"Nurse anesthetists have a long and respected history of providing quality anesthesia care. You will be expected to continue that tradition. Merely striving for minimum standards, academically, physically, or clinically, jeopardizes your standing as a professional. It will be expected that you strive for excellence throughout the entire course."

One year of critical care experience is a minimum standard. I rest my case!!!

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126 Posts; 2,883 Profile Views

"Nurse anesthetists have a long and respected history of providing quality anesthesia care. You will be expected to continue that tradition. Merely striving for minimum standards, academically, physically, or clinically, jeopardizes your standing as a professional. It will be expected that you strive for excellence throughout the entire course." One year of critical care experience is a minimum standard. I rest my case!!!

You are quoting from an anesthesia student handbook. The statement suggests that merely striving for minimum clinical standards as an anesthesia student breaks with the tradition of nurse anesthesia. No one will deny that as a clinical student you should strive to get well more than the minimum 450 anesthestics. There are dozens of clinical "minimums" that one should try to exceed.

The OP, however, was talking about standards to be accepted into a program. If the Council feels that 1 year of experience prior to entry into a program is satisfactory, then that's the rule. If it wasn't satisfactory, then they would require more.

I've been a member of several boards of admission, and can tell you that many applicants with 1-2 years of experience make dandy anesthetists, while some with 10-20 years of experience are so hide-bound that they can't function without rules. Making final determinations are left up to committees for this very reason. One must review a lot of variables before deciding for or against a candidate...and his committee saw things that impressed them in a favorable way. I suggest everyone let this go and find some bigger fish to fry.

Just

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magno79 has 3 years experience and specializes in Surgical/Trauma ICU.

20 Posts; 1,334 Profile Views

Armynse,

You have very quickly become quit the expert on the CRNA profession. Per your profile, you have 4.5 years of experience under your belt yet you write like so many of the old, should not be working any more, nurses that lumber through the ICU. Attempting to limit a potentially very successful (and must be threating) young nurse. I believe that this forum was intended to motivate and even praise our accomplishments. Who are you to tell someone they are not qualified to attend a CRNA program? The answer: NO ONE. The bottom line is that someone thought Forest capable and competent enough to give him a very highly sought after spot in a program. While it is your opinion, and your right, you should try taking a more supportive stance. When you yourself are a CRNA, and you have a better understanding of what it takes to be successful (not knowing at this point in your career) then you can voice your opinion, and it will be valid. Until that time, you should work to motivate and not cast judgment on someone you have never meet and have no understanding of the clinical competence.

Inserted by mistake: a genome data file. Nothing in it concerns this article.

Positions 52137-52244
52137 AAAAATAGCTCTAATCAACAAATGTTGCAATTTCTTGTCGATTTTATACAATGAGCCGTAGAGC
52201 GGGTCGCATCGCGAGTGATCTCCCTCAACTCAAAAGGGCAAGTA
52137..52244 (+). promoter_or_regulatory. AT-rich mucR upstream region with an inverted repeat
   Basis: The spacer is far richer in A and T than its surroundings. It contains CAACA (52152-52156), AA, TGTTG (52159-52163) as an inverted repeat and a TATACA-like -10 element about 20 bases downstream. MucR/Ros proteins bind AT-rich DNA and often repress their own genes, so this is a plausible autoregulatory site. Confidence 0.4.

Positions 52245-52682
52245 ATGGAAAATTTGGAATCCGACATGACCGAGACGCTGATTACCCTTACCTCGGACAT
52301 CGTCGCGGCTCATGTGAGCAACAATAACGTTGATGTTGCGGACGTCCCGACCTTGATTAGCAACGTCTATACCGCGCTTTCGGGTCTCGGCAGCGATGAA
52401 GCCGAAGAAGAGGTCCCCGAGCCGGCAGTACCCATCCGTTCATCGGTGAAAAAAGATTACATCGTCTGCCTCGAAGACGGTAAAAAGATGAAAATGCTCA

Magno79

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12 Posts; 1,265 Profile Views

Thanks to "Just" and "Mango" and all the others showing their support.

Trust me. I have complete faith in my abilities to become a great CRNA. No doubts.

I would just like encourage others to work hard towards their goals and not be discouraged by those on this board trying to change the standards for the admissions committees and the AANA.

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lovegasRN has 4 years experience as a BSN, RN and specializes in SICU.

97 Posts; 3,206 Profile Views

Armynse,

You have very quickly become quit the expert on the CRNA profession. Per your profile, you have 4.5 years of experience under your belt yet you write like so many of the old, should not be working any more, nurses that lumber through the ICU. Attempting to limit a potentially very successful (and must be threating) young nurse. I believe that this forum was intended to motivate and even praise our accomplishments. Who are you to tell someone they are not qualified to attend a CRNA program? The answer: NO ONE. The bottom line is that someone thought Forest capable and competent enough to give him a very highly sought after spot in a program. While it is your opinion, and your right, you should try taking a more supportive stance. When you yourself are a CRNA, and you have a better understanding of what it takes to be successful (not knowing at this point in your career) then you can voice your opinion, and it will be valid. Until that time, you should work to motivate and not cast judgment on someone you have never meet and have no understanding of the clinical competence.

:yeahthat::yeah:

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mcubed45 has 5 years experience.

434 Posts; 9,405 Profile Views

Dear Mr Gump:

We regret to inform you that at this time you have been declined for acceptance into our anesthesia program due to your lack of 6th sense. This requirement is clearly listed in our pre-requisites. Without this mandatory skill you will fail. Please feel free to apply again, 3 years 2 months 17 days and 16 hours from now, when you have aquired your 6th sense.

-Sincerely

Board of Admissions concerned only with years of experience